The vacuum created by the miserable performance of our politicians has created the space for the military to step in. The country has already seen four periods of military rule, each leaving behind the legacy of new problems without providing the solution of the problems which had the provided the pretext for the military take-over in the first place. The rule of law, without which civilisation, justice and progress cannot be visualised, was always the first victim of these military take-overs. They also prevented the maturing of the democratic process in the country because of repeated interruptions. Inevitably, they also led to the over-militarisation of our polity and the pursuit of uni-dimensional and military-dominated internal and external policies to the detriment of internal harmony, sustained economic progress and effective foreign policy. Further, they spawned a mind-set in the military aimed at schemes of political engineering in misplaced and short-sighted attempts to find immediate solutions to problems which needed patience and time for their resolution. IJI was not the first or the last of such attempts, which merely proved that military mind-set is incapable of comprehending or managing political issues as the Quaid-e-Azam had warned a few senior Pakistan army officers at Quetta soon after independence. The military’s involvement in the civilian affairs also had the unfortunate effect of tarnishing its image because of the allegations of corruption and other wrong-doings. The punishment given by the COAS to a few senior army officers recently was a welcome step. But it also revealed the extent to which corruption had negatively affected the armed forces.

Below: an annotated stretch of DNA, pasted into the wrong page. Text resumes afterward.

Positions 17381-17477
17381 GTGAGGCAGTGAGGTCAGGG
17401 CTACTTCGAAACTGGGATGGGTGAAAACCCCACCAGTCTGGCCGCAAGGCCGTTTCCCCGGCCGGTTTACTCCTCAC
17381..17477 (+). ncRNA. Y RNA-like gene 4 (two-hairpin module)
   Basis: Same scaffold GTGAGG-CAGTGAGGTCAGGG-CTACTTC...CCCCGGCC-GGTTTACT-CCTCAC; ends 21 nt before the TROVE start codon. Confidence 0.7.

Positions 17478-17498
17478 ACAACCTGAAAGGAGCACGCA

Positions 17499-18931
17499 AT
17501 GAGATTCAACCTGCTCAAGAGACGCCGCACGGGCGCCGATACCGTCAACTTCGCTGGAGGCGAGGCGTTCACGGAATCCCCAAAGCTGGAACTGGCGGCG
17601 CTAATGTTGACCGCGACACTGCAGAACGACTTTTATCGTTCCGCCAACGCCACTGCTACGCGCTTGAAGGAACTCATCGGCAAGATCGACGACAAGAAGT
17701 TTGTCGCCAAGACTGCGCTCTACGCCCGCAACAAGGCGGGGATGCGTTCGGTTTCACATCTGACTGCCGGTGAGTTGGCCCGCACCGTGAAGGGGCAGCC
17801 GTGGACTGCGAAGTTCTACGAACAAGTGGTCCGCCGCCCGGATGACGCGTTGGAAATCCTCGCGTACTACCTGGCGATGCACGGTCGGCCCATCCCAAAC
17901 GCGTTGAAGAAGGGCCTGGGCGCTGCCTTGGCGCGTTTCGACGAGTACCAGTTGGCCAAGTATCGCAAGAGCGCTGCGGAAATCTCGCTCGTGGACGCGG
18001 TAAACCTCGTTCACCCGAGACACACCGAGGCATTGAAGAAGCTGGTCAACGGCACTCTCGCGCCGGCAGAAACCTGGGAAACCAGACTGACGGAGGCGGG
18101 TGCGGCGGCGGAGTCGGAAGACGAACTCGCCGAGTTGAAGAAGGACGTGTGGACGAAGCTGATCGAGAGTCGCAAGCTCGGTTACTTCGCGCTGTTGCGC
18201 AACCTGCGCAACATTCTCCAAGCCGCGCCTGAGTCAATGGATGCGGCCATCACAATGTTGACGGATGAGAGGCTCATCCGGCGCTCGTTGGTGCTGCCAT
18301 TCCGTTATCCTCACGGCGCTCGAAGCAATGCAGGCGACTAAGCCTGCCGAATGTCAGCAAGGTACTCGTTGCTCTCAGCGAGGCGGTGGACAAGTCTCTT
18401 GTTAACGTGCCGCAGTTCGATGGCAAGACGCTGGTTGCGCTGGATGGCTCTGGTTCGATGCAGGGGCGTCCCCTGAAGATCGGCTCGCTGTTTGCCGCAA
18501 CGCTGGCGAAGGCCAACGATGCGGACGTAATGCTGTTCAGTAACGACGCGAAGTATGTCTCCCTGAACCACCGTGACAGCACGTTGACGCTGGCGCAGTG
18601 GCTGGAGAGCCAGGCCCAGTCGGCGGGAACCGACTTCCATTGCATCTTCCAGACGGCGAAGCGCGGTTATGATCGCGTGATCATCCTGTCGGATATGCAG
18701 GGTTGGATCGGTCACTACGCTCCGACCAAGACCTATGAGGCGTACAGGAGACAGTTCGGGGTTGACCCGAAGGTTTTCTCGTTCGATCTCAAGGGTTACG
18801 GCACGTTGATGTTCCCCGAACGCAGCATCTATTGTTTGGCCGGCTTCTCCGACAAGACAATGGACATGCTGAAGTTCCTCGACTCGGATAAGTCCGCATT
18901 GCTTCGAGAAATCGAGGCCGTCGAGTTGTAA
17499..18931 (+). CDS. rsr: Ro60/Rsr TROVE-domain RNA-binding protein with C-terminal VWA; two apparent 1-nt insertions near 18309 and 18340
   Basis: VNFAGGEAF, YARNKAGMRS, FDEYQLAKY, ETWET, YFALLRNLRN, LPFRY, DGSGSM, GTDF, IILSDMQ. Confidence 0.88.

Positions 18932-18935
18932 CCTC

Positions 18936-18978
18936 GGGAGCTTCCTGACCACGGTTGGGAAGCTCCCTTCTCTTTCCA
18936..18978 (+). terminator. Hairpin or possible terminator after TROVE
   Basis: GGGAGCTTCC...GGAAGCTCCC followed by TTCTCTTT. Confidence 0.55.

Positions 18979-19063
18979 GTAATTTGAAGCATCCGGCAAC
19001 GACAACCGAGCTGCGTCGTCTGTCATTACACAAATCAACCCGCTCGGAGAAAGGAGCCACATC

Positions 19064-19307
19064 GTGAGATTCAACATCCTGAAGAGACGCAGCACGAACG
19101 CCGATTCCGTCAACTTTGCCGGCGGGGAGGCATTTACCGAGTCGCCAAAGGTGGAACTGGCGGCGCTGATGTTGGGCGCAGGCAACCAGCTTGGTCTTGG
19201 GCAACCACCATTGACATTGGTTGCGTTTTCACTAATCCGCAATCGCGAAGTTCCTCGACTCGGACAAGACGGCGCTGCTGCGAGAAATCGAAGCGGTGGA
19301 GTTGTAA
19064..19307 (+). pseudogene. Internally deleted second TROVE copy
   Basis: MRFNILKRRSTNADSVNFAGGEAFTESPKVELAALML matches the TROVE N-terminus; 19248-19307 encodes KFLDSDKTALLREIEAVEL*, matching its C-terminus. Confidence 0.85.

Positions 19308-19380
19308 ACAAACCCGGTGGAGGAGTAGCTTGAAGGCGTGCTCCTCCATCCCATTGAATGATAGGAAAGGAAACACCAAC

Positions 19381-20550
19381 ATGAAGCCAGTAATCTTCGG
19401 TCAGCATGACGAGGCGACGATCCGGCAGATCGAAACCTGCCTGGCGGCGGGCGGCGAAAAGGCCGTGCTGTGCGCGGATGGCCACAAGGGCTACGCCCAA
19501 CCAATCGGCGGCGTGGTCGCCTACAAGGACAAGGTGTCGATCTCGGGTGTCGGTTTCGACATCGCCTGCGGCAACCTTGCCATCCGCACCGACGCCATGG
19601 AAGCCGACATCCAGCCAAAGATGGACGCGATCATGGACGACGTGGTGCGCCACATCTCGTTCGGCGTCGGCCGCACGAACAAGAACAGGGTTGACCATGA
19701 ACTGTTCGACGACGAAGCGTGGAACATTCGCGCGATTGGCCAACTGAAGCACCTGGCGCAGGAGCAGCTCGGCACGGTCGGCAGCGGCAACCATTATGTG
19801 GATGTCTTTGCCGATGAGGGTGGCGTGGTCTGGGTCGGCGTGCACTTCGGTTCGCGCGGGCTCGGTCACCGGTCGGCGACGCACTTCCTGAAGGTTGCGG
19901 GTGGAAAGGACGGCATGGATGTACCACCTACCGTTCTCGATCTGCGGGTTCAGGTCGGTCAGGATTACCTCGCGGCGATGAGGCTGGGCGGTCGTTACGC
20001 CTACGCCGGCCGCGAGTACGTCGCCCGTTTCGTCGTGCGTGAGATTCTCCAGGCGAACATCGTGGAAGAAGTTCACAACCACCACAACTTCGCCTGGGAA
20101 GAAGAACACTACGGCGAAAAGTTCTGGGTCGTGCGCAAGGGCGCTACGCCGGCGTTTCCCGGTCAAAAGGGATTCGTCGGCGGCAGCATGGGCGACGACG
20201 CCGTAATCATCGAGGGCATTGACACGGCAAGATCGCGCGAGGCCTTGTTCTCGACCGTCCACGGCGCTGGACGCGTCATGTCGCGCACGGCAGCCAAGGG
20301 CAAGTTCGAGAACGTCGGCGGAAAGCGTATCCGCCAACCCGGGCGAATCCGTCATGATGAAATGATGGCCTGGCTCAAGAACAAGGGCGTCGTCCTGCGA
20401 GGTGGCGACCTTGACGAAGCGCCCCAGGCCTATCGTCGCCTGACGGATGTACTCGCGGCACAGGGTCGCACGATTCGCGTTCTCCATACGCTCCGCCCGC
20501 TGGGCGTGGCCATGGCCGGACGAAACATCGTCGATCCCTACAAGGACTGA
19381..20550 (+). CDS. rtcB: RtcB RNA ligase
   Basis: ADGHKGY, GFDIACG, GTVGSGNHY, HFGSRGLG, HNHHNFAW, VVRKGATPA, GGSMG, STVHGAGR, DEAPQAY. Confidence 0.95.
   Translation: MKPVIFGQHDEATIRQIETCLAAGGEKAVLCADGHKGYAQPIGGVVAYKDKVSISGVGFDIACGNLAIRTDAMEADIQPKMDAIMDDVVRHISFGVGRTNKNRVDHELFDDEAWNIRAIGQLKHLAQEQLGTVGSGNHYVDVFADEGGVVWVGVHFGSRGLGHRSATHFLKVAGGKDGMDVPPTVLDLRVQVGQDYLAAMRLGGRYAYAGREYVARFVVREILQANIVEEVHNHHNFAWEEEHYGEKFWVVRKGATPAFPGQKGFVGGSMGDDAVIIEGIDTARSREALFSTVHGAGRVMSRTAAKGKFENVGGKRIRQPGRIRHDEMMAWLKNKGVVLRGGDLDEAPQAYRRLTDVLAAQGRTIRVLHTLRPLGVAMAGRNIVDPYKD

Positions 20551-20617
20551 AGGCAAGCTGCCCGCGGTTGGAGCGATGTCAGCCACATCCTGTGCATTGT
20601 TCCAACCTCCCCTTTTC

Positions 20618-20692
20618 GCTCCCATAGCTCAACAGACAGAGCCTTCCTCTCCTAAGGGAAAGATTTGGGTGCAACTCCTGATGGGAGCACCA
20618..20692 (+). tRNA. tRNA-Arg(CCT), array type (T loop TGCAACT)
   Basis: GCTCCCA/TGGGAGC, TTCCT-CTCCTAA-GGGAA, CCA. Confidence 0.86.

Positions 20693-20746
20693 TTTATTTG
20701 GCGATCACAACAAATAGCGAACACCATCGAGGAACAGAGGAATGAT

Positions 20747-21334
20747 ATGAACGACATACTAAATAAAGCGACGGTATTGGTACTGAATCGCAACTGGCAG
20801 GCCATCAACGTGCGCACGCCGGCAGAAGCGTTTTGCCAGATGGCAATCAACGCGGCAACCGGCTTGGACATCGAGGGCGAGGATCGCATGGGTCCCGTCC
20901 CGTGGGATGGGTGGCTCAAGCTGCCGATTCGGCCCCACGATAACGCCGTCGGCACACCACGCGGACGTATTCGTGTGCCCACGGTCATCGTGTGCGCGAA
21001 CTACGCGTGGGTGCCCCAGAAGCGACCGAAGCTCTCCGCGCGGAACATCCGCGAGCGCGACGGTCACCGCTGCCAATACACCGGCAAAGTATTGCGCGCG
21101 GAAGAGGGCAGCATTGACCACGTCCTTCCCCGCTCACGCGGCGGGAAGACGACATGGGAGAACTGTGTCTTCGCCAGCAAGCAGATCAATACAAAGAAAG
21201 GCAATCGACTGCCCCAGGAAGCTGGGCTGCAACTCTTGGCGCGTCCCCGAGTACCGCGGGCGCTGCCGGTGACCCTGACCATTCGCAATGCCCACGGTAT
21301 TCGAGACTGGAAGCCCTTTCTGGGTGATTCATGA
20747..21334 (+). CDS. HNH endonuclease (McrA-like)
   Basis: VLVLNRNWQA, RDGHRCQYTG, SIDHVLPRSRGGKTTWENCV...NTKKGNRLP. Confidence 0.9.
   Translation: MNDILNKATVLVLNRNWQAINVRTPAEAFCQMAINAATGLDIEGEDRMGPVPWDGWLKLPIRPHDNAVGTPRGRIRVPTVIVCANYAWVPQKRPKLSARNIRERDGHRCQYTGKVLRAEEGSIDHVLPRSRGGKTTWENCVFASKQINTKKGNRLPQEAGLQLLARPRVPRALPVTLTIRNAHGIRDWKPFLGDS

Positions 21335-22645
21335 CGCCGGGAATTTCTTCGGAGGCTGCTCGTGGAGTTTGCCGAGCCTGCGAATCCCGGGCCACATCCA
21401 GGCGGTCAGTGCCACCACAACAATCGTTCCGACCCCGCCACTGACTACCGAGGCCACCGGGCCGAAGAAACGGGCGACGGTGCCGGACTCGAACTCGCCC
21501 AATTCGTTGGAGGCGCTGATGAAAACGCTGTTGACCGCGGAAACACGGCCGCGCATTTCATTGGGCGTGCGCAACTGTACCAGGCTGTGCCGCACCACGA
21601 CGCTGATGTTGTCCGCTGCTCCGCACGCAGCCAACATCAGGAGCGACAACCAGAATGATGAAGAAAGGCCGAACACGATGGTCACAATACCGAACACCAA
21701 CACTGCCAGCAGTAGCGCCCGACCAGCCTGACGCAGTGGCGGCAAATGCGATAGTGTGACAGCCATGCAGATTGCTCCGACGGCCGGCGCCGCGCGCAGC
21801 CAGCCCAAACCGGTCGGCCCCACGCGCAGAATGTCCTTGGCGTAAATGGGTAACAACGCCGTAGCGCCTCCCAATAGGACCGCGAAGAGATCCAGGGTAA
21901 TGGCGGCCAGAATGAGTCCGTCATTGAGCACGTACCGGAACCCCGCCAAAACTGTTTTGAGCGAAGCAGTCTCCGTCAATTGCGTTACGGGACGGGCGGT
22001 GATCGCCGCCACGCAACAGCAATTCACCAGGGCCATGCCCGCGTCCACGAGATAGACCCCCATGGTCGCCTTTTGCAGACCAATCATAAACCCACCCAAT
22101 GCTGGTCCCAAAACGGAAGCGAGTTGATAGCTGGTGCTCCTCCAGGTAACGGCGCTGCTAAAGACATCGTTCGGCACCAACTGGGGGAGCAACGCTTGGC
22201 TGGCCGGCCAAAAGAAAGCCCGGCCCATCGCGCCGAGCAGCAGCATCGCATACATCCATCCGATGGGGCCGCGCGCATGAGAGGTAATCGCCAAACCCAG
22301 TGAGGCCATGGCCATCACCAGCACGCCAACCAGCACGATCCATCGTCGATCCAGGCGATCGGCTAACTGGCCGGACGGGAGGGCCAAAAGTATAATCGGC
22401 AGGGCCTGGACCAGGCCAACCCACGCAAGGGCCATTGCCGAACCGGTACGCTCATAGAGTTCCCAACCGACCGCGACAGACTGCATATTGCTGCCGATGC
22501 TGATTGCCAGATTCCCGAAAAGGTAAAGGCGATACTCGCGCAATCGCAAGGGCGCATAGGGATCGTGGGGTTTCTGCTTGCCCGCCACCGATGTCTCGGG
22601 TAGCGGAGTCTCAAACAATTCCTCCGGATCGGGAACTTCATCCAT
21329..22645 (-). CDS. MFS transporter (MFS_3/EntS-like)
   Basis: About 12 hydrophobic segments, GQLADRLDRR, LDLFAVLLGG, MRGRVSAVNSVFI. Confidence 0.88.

There is a need for an optimum balance between the authority of the elected governments to rule the country as the representatives of the people and the ability of the armed forces to safeguard the country’s security under the command of the federal government. There must be adequate legal, administrative and judicial checks and safeguards to ensure that political representatives holding senior administrative positions and other high ranking officials are taken to task expeditiously if allegations of corruption and other serious violations of law are levelled against them. A special institution on the lines of the supreme judicial council, which can operate independently of the influence of the governments of the day, should be established for this purpose. It is the job of the political parties and the civil society to exert for these reforms. As the past experience shows, the Pakistan army is ill-suited to reform the country’s political system. It must instead concentrate on the performance of its own duties as efficiently as possible.

The country’s march towards peace, progress and prosperity would also depend upon the victory of the forces of moderation and enlightenment over those of extremism and obscurantism in the battle for the soul of Pakistan. Islam is a religion of peace, moderation and enlightenment. We should not allow the forces of ignorance and retrogression to set the future political, social and economic directions of our country. However, enlightenment does not mean blind Westernisation or gharbzadagi. We should instead exercise the principle of ijtihad in finding solutions to the challenges of modernity while remaining within the parameters of Islam’s fundamental principles and teachings. Finally, our economic system is in a dire need of radical reform to improve its efficiency. Our economic survival and progress depend upon the adoption of self-reliance and austerity as our mottos. This should be combined with the assigning of high priority to social welfare, particularly to the provision of quality education, health care and other necessities of life to our people at affordable prices.